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Weiss v. Waterhouse Securities

January 23, 2004


[6] The opinion of the court was delivered by: Justice Fitzgerald

[7]  Docket No. 95458-Agenda 29-September 2003.

[8]  The defendant, Waterhouse Securities, Inc., appeals the judgment of the appellate court affirming in part and reversing in part the trial court's order on Waterhouse Securities' motion to strike plaintiff Mark Weiss' class action allegations and compel arbitration. Weiss has filed a motion to dismiss this appeal for lack of appellate jurisdiction.

[9]  Accordingly, there are two central issues in this case: whether we have jurisdiction to hear Waterhouse Securities' interlocutory appeal, and, if so, whether the appellate court correctly held that Weiss' class action allegations are sufficient as a matter of law to survive Waterhouse Securities' motion to strike. For the reasons that follow, we deny Weiss' motion to dismiss this appeal and affirm the appellate court.


[11]   In October 1998, Weiss opened a "webBroker" account with Waterhouse Securities, a discount securities brokerage company. With this account and Waterhouse Securities' help, he hoped to trade securities on his personal computer, by telephone, or through an assigned broker. The Waterhouse Securities "Account Agreement Booklet" governing Weiss' account contained an arbitration clause, which provided in part:

[12]   "I agree that any controversy relating to any of my accounts or any agreement that I have with [Waterhouse Securities] will be submitted to arbitration conducted only under the provisions of the Constitution and Rules of the New York Stock Exchange, Inc. [NYSE] or pursuant to the code of the Arbitration of the National Association of Securities Dealers, Inc. [NASD] *** No person shall bring a putative or certified class action to arbitration, nor seek to enforce any pre-dispute arbitration agreement against any person who has initiated in court a putative class action, or who is a member of a putative class who has not opted out of the class with respect to any claims encompassed by the putative class action until: (i) the class certification is denied; or (ii) the class is decertified; or (iii) the customer is excluded from the class by the court." *fn1

[13]   Weiss soon encountered problems accessing his account, both online and by telephone. On January 19, 1999, he filed a "Class Action Complaint" against Waterhouse Securities on behalf of more than 1.5 million of its customers, asserting claims for violation of the Consumer Fraud and Deceptive Business Practices Act (815 ILCS 505/1 et seq. (West 2002)), breach of contract, and fraud. On February 18, 1999, Waterhouse Securities removed the cause to federal court, but the United States District Court for the Northern District of Illinois remanded the cause back to the Cook County circuit court. More than six months later, on August 31, 1999, Waterhouse Securities filed a motion to dismiss under section 2-619 of the Code of Civil Procedure (735 ILCS 5/2-619(a)(9) (West 2002)) in lieu of an answer. Waterhouse Securities contended that the agreement with Weiss disclosed the possibility that he might experience interruptions or delays in accessing his account, disclaimed any liability for damages incurred from such service interruptions or delays, and contained a choice of law provision which barred his claim under the Consumer Fraud Act. The trial court denied this motion on April 14, 2000.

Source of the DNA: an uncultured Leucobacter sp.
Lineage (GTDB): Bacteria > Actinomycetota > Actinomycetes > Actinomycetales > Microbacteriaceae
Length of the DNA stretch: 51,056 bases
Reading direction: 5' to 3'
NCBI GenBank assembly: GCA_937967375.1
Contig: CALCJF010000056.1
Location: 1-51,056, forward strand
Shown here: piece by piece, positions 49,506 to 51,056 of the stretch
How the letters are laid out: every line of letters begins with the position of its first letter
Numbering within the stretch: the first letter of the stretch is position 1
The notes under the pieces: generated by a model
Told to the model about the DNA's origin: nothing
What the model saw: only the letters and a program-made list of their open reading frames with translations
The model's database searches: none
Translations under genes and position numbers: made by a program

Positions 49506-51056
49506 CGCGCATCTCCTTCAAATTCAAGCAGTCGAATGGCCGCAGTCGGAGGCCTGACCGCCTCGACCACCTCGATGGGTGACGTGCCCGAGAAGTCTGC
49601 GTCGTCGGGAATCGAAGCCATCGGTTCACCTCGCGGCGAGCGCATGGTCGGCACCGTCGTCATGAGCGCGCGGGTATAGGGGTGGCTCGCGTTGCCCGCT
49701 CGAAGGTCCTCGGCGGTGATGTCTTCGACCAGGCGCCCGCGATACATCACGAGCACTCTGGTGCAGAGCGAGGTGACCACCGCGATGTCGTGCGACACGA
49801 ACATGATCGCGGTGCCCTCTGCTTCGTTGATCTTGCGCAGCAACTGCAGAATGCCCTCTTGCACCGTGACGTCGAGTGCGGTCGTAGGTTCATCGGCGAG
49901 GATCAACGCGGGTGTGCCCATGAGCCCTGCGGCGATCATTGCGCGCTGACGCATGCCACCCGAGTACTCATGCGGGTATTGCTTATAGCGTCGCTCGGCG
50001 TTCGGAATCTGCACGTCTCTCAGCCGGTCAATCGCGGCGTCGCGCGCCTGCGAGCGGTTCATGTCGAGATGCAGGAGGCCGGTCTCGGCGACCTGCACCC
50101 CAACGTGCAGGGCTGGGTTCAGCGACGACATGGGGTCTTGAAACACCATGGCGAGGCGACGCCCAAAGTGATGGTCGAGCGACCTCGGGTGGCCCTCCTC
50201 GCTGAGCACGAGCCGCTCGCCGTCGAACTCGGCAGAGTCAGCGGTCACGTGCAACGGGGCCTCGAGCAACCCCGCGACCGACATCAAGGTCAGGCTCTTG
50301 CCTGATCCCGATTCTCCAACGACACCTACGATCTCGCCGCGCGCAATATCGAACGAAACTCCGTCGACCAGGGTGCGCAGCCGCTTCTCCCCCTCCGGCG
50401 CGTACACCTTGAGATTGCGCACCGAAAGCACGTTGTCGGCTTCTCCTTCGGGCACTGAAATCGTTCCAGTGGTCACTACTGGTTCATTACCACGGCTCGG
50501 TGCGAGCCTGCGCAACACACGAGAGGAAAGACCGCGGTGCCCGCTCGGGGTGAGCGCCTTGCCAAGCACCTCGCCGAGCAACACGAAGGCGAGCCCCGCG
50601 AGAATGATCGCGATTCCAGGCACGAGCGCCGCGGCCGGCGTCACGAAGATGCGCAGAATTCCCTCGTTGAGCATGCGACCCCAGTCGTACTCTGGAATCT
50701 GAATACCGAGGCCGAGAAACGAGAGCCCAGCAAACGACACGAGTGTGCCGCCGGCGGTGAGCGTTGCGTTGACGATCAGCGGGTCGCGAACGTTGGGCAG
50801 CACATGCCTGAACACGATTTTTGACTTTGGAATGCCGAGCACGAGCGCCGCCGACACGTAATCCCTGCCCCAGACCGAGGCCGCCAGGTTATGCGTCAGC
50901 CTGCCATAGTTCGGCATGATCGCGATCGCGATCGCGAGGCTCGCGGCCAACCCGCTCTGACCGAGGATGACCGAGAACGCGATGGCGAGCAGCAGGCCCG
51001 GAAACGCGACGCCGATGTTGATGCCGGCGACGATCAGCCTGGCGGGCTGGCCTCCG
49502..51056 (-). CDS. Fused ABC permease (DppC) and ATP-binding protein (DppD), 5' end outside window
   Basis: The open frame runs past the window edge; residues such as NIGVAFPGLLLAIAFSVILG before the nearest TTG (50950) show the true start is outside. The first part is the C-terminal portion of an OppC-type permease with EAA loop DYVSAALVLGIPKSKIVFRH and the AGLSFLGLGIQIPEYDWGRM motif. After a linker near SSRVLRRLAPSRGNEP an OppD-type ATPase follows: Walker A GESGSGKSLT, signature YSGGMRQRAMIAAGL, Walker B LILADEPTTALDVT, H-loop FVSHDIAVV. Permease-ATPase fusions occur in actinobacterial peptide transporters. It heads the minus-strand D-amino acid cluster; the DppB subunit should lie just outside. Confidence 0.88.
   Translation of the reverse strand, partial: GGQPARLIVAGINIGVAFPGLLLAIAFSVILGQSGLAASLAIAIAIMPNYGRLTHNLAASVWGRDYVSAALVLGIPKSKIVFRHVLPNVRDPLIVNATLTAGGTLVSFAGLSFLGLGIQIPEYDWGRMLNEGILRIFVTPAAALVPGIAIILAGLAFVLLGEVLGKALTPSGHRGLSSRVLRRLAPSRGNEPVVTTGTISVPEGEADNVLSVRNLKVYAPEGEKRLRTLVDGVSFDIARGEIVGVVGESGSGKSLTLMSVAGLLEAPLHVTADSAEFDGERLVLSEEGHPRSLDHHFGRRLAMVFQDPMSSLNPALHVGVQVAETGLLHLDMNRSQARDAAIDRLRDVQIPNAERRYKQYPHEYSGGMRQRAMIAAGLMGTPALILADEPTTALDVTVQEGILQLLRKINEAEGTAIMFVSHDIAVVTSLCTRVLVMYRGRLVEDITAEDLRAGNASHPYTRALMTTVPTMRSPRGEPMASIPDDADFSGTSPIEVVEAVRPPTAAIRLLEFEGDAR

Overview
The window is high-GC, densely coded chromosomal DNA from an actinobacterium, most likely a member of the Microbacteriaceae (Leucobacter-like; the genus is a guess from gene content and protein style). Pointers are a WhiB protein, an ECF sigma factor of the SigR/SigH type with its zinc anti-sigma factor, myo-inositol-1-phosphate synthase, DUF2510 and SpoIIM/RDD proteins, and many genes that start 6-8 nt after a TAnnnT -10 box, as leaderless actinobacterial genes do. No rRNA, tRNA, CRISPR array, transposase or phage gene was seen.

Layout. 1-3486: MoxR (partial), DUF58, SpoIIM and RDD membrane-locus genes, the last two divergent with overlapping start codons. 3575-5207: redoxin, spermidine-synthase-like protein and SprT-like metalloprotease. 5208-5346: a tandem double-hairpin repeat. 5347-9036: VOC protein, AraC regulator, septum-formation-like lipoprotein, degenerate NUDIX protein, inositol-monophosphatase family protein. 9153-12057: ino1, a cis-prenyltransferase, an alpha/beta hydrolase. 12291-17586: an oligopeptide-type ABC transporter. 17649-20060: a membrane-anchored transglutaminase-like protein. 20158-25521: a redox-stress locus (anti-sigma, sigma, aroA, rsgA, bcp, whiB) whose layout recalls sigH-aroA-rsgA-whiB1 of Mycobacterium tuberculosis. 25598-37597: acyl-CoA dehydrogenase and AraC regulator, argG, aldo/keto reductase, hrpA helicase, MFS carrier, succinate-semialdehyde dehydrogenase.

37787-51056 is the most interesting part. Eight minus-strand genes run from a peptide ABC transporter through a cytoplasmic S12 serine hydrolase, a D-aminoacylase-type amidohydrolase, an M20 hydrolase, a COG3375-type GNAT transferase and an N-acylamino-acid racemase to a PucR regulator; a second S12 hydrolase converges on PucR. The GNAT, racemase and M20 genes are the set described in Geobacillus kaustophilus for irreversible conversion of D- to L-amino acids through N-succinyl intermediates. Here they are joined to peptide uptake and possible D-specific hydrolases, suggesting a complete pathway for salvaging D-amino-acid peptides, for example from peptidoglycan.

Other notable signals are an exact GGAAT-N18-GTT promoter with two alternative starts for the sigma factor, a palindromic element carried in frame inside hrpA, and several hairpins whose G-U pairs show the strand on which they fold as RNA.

[14]   On April 10, 2000, Waterhouse Securities responded to Weiss' initial interrogatories and production requests. Waterhouse Securities responses included "GENERAL OBJECTIONS" to Weiss' initial discovery efforts as

[15]   "premature, unreasonable, unduly burdensome, oppressive, and seeking potentially unnecessary and wasteful discovery to the extent: (a) that they seek documents and/or information prior to the disposition of Waterhouse's pending motion to dismiss this action; (b) that they seek documents and/or information regarding the merits of [Weiss'] claims and the claims of the purported `class' prior to the disposition of a motion for class certification; and (c) that such discovery may be improper and/or impermissible under the Illinois Uniform Arbitration Act, 710 ILCS 5/1 et seq., and the parties' agreement to arbitrate this dispute, in the event that both the motion to dismiss and motion for class certification are denied."